With the infrared Spitzer space telescope, a planet, which is one-third smaller than ours in diameter, has been detected. Registered as UCF-1.01, it spins close to a star situated 33 light-years away and may be covered in lava.
UCF-1.01: a world slightly smaller than the Earth and that spins around a star situated 33 light-years away from us. Due to the intense heat, it would be covered in magma (artist’s impression). Credit: NASA/JPL-Caltech/R. Hurt (SSC)
The vast majority of exoplanets, planets that orbit around other suns, discovered to date are larger than Earth. Is that to say that our world is an exception? Actually, no, due to technological limitations, telescopes used (on the ground or in space) detect larger planets more easily! Fortunately, the instruments and methods used are progressing and now astronomers are more often finding distant worlds that are no longer the size of Jupiter or Neptune, to make a comparison in our solar system.
A world of lava? UCF-1.01 is an example. The GF 436 red-dwarf star, situated 36 light-years away from Earth, is also known to have a planet the size of Neptune (GF 436b). But by carefully analysing the infrared data from NASA’s Spitzer space telescope, the astronomer Joseph Harrington and his team from the University of Central Florida have noticed slight dips in the light streaming from the star which doesn’t explain the presence of the imposing GF 436b (when passing in front of its sun, the planet blocks part of the light, a detection method known as transit).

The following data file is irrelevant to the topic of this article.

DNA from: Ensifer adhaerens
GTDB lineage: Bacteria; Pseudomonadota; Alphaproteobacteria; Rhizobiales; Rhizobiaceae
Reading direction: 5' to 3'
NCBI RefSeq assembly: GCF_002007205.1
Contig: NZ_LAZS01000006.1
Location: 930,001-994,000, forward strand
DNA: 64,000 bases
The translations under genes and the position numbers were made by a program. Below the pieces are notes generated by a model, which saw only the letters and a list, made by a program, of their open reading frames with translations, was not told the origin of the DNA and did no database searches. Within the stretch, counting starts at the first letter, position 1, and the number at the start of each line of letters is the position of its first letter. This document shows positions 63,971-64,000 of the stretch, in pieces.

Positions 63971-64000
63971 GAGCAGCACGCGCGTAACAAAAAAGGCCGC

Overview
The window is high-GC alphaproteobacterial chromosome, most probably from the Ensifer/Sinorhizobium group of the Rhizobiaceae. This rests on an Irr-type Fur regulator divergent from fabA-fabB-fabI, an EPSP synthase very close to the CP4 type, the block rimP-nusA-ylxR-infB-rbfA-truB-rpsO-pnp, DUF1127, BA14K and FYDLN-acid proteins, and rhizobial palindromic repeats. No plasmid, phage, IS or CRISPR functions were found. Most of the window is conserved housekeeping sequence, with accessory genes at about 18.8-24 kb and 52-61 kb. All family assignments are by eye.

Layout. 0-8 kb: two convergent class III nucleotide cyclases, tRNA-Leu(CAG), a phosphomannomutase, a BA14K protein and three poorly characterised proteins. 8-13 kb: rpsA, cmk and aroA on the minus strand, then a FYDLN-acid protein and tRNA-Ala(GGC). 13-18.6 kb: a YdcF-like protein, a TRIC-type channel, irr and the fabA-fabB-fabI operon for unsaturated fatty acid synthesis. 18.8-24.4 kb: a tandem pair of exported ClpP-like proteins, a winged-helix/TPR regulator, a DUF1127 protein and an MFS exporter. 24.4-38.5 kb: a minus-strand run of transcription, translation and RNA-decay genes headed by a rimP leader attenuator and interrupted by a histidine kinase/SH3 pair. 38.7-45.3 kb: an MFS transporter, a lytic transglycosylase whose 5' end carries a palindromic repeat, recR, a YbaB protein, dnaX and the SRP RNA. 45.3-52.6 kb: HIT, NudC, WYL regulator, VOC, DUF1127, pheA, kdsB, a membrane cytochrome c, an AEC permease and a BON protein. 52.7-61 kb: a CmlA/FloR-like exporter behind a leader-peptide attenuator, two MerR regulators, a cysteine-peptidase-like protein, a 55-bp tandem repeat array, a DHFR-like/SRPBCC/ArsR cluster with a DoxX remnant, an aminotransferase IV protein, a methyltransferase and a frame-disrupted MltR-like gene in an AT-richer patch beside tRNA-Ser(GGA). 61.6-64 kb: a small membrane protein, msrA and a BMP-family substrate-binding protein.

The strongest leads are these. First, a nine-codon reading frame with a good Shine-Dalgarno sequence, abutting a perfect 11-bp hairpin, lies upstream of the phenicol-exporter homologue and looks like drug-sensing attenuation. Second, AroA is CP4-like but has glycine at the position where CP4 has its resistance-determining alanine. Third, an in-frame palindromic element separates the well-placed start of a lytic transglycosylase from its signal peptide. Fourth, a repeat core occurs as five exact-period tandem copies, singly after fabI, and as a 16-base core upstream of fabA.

The Spitzer space telescope (illustration). Credit: NASA/JPL-Caltech/R. Hurt (SSC)
By quantifying the dips in luminosity and when they occur, the scientists have deducted that this UCF-1.01 presents a diameter of only 8,400km (12,756km for Earth) with a year lasting only 1.4 Earth days! This obviously implies that this world turns around its sun at a very close distance. A proximity that explains why it is estimated that the surface temperature must be 600°C. With such conditions, it is most probably a dead world and without any atmosphere, similarly to Mercury in our solar system. However, Joseph Harrington puts forward his hypothesis based on the fact that a temperature as high as this would be capable of melting the surface, “the planet could also be covered with magma” he said. A world of lava that could be just as well from a science-fiction novel! The animated video below will take you from the Earth to UCF-1.01.
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